From Roller Girls to Life with Gilligan after the Island
Here’s what’s cooking in the video kiln. The video above features draft edits from three projects filling up my clip bins in Final Cut Express. So, here’s what I am working on this week | Douglas Imbrogno
‘ROLL ‘EM,’ Clip 1:
A snippet of footage from a Chemical Valley Roller Girls practice I filmed recently at the Civic Center in Charleston, W.Va. Watch for the video and my companion print story in the Thursday, Sept. 1 “Gazz” section of the Charleston Gazette. And just like the roller girls first bout, that day’s gazz front will be a double-header as I profile CVRG and Bill Lynch profiles the Heart of Appalachia Roller Derby team and their Saturday, Aug. 27 ‘Clash in the Coalfields ‘Scrimmage at Madison, W.Va.
The Chemical Valley Roller Girls appear in their first hometown bout at ‘The Chucktown Shutdown’ on Sept. 10 at the Civic Center. CVRG will host three other teams in a roller derby double-header (a phrase that is fun to say out loud). The bouts starts 6 p.m., as the Sandusky Rollergirls of Sandusky, Ohio, take on the Ohio Valley Rollergirls of St. Clairsville, Ohio. Then at 8 p.m., Kanawha Valley’s own Chemical Valley Roller Girls compete against the Blackwater Rollers of Lynchburg, Virginia. Ten percent of proceeds from the evening benefit the Children’s Therapy Clinic. Tickets are $12 advance at the Civic Center box office or through Ticketmaster or call 800-745-3000. The cost is $15 at the door. Youth ages 6-12 are $6; kids under 6 get in free. There’s entertainment between bouts. And beer – if you’re over 21 and want to toast the return of roller derby to Charleston, W.Va., after many a bout-less years.
‘ARTIST at WORK,’ CLIP 2: An excerpt from an upcoming WestVirginiaVille video profile of Greenbrier County artist Jessica Levine and her collaborative, sinuous, often surprising work with floor tile, mosaics, found objects and even the landscape itself. It’s the second installment of the WestVirginiaVille series, ‘Artist at Work.’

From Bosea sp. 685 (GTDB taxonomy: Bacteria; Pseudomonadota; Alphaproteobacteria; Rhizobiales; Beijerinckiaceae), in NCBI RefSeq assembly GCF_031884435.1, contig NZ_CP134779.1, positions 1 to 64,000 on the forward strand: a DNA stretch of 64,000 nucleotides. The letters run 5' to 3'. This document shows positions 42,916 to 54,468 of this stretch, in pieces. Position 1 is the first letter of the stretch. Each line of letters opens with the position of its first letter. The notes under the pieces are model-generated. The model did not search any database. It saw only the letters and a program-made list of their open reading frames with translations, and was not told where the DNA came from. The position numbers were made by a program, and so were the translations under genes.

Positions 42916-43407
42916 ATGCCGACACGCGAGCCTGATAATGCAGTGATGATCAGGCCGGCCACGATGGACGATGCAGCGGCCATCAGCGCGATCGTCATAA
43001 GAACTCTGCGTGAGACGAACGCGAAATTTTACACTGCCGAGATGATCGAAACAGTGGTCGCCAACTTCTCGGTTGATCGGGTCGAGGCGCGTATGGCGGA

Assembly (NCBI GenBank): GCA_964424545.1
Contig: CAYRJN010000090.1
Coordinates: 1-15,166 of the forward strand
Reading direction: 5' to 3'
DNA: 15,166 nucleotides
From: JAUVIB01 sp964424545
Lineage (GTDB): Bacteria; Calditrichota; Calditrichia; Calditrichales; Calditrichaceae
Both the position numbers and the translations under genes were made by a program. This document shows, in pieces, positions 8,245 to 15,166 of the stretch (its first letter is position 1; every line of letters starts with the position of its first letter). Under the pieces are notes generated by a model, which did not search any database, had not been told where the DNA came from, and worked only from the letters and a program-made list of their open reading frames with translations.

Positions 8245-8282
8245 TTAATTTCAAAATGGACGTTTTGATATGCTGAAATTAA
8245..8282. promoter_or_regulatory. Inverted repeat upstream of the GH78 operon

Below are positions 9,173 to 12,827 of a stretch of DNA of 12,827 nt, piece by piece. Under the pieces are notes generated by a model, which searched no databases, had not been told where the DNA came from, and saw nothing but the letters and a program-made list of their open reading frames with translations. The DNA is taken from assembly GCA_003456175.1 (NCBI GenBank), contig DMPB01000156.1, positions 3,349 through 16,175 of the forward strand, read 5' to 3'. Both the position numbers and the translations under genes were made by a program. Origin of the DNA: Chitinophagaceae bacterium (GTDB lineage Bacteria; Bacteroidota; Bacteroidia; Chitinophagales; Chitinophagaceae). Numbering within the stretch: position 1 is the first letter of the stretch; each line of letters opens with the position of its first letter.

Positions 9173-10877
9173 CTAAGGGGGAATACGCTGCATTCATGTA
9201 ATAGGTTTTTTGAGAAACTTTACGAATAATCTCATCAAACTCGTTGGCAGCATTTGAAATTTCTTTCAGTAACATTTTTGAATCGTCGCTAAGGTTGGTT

(Here’s the first in the series, “The Lotus and the Chair,” profiling Thad Settle and his enlightening chair and lotus sculpture, partly carved from a Linden tree on his Kanawha County property. Thad, BTW, is a co-facilitator with me of the Meditation Circle of Charleston, which meets 6 p.m. every Tuesday at the Unitarian Universalist Fellowship, if you’re hunting a Buddhist meditation group. We focus on breath-centered insight (vipassana) meditation in the Buddhist tradition. You need not be a card-carrying Buddhist (not that a Buddhist would carry a card) to come, sit and benefit. We also do a little stretching, yoga and guided meditations.
‘LIVING with GILLIGAN,’ CLIP 3: I’ve been trying forever to get a sit-down time in the busy schedule of Dreama Denver, founder of the Little Buddy Radio station in Princeton, West Virginia. Little Buddy Radio is a non-profit radio station founded by Dreama’s husband, the late Bob Denver, star of the popular series “Gilligan’s Island” and “The Many Loves of Dobie Gillis,” who spent much of his later years living in Mercer County, W.Va. Since he died in 2005, Dreama, has continued his legacy through the radio station, which directly benefits the Denver Foundation. Watch for the upcoming companion story and video in the Sunday Gazette-Mail.